HIFA 2012 – Day 6

7 05 2012

Well, HIFA has come to an end for another year and yes, it’s a bit sad in a way. I really enjoy the excitement, the activity, the BUZZ of the place! In my opinion it was one of the best HIFAs I have seen. There were some really great acts, some very imaginative ones and one that was truly original; Leo. I only saw one show that was amateurish and that was the hip hop dance; Live Vibe. For sheer virtuosity my award goes to Jazz Tap Ensemble but then it’s difficult to compare with say, Derek Gripper. I did not see much theatre so I cannot make any comments there except to say that what I did see was good though not exactly uplifting!

My last day was pretty relaxed. Ary Morais was another Cape Verdian and by the end of it everyone was clapping along to the infectious beat. Local boy Blessing stole the show a bit on the drums but the music belonged to the band.

Dr. K-Sextet played some decidedly contemporary classical music then ended with a crowd pleasing Ravel’s Bolero that had the audience asking for more but the show had started late due to a previous church service.

Haari Kuusijarvi gave a very relaxed show of Finnish contemporary music on the accordion thanks to the Finnish Embassy in Lusaka. The final act of the day for me was the Dutch pop band Adlicious who got the crowd on their feet at the 7 Arts theatre. They don’t normally play in theatres but clubs and their music reflected it. They also normally have a backing group but it didn’t affect their singing and they entertained in style.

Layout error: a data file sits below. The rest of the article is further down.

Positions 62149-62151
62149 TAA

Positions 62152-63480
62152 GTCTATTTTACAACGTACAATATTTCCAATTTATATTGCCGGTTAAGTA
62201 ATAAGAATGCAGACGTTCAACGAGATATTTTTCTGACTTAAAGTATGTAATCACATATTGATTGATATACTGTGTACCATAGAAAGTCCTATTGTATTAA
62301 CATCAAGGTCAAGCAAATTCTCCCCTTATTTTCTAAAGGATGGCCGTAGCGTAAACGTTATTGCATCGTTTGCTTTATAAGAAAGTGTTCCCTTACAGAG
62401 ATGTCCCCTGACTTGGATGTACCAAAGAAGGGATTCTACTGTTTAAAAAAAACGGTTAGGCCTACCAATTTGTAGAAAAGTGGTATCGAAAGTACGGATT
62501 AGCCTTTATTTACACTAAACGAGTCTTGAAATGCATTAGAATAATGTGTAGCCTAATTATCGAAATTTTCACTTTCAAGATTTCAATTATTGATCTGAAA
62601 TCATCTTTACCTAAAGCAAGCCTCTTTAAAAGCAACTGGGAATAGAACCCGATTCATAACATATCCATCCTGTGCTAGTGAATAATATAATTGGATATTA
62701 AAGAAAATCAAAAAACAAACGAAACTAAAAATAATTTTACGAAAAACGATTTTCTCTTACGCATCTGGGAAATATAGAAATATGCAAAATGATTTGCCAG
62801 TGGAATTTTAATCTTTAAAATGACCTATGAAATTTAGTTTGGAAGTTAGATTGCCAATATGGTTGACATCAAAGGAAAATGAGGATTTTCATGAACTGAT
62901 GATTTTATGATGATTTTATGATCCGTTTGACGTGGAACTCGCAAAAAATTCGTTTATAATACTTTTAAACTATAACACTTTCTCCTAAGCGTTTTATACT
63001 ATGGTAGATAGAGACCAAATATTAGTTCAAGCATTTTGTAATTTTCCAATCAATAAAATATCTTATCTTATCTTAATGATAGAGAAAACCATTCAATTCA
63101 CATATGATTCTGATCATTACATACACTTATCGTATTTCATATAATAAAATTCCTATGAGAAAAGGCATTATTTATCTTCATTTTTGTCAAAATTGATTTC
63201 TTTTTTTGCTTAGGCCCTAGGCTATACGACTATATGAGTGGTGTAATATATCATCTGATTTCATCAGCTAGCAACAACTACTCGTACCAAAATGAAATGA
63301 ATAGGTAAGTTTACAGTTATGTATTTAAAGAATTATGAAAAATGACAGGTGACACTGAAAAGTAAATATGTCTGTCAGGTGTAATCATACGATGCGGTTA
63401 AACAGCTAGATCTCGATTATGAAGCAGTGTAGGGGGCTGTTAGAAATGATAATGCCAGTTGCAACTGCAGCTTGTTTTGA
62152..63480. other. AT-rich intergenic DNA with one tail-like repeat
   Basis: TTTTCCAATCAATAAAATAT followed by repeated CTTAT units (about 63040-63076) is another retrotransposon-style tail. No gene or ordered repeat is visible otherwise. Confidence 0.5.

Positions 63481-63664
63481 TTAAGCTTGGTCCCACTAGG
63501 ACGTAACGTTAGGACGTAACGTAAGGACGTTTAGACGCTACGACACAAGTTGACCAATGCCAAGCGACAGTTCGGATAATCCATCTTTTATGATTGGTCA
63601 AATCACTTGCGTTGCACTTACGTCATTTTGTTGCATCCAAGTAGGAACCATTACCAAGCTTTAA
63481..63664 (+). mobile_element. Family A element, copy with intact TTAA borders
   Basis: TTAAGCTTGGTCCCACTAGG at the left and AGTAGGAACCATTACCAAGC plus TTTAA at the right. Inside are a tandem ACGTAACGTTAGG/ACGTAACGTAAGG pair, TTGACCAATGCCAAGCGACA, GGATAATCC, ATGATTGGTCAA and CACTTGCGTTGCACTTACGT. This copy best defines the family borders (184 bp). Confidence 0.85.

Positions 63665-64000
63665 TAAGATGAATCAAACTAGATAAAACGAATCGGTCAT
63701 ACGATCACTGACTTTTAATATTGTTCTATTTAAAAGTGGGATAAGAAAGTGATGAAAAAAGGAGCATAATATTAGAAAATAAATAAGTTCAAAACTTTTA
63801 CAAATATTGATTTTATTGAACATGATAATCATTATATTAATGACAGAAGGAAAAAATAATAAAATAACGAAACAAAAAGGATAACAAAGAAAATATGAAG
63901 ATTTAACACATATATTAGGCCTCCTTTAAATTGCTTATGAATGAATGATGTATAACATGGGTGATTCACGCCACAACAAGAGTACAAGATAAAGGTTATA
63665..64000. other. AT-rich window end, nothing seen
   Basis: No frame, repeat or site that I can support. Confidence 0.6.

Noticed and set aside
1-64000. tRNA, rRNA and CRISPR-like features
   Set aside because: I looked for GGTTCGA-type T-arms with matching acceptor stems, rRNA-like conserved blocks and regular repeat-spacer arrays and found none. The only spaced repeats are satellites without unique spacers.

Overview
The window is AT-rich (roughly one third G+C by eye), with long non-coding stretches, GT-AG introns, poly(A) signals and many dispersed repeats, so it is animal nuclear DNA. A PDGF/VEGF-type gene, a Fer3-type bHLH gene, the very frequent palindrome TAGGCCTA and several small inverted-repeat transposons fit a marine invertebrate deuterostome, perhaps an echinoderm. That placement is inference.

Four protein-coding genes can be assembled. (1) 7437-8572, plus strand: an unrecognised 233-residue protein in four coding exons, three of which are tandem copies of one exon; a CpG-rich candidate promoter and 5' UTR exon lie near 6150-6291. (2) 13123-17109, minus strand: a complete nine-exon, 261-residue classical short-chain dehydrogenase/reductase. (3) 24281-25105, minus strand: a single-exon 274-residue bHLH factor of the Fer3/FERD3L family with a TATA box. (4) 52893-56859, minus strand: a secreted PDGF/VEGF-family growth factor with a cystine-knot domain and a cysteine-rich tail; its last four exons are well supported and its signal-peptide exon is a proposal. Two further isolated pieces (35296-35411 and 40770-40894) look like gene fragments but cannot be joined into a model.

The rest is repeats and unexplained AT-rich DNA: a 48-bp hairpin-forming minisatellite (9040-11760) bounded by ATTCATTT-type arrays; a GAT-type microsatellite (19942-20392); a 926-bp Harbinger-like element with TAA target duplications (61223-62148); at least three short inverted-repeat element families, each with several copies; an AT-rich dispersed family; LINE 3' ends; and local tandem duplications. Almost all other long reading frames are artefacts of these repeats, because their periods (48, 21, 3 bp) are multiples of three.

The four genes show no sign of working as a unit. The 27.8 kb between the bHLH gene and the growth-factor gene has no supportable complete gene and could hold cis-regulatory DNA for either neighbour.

Notes on the equipment I used:

Nikon D90 with 18-105 F4-5.6 zoom
Velbon monopod – flash was mostly prohibited and I don’t like using it anyway.
Kingston 16GB class 4 SDD card
I use GIMP 2 for post processing but that was limited to the occasional cropping – I did not have time for the fancy stuff.





HIFA 2012 – Day 5

6 05 2012

A busy day it started with the National Ballet show which despite its name included a huge variety of styles; ballet, tap, jazz, hip-hop and probably some others that I’ve forgotten. Visually very appealing and the capacity crowd loved it.

Then some very different contemporary dance works by Shi Pratt and Tawanda Chabikwa which I frankly didn’t get followed by local theatre When Angels Weep about child trafficking in Zimbabwe. At the end of the show the British director, whom I know a little, asked me what I thought. “Good theatre but very depressing” I replied and then added; “and for all one knows probably true”. “Well” he replied, “it probably is as I know the writer did his research well”.  I was quite taken aback at the time but now I realise that I was being very naive. This sort of thing is prevalent elsewhere in the 3rd world, did I honestly expect it not to be happening here?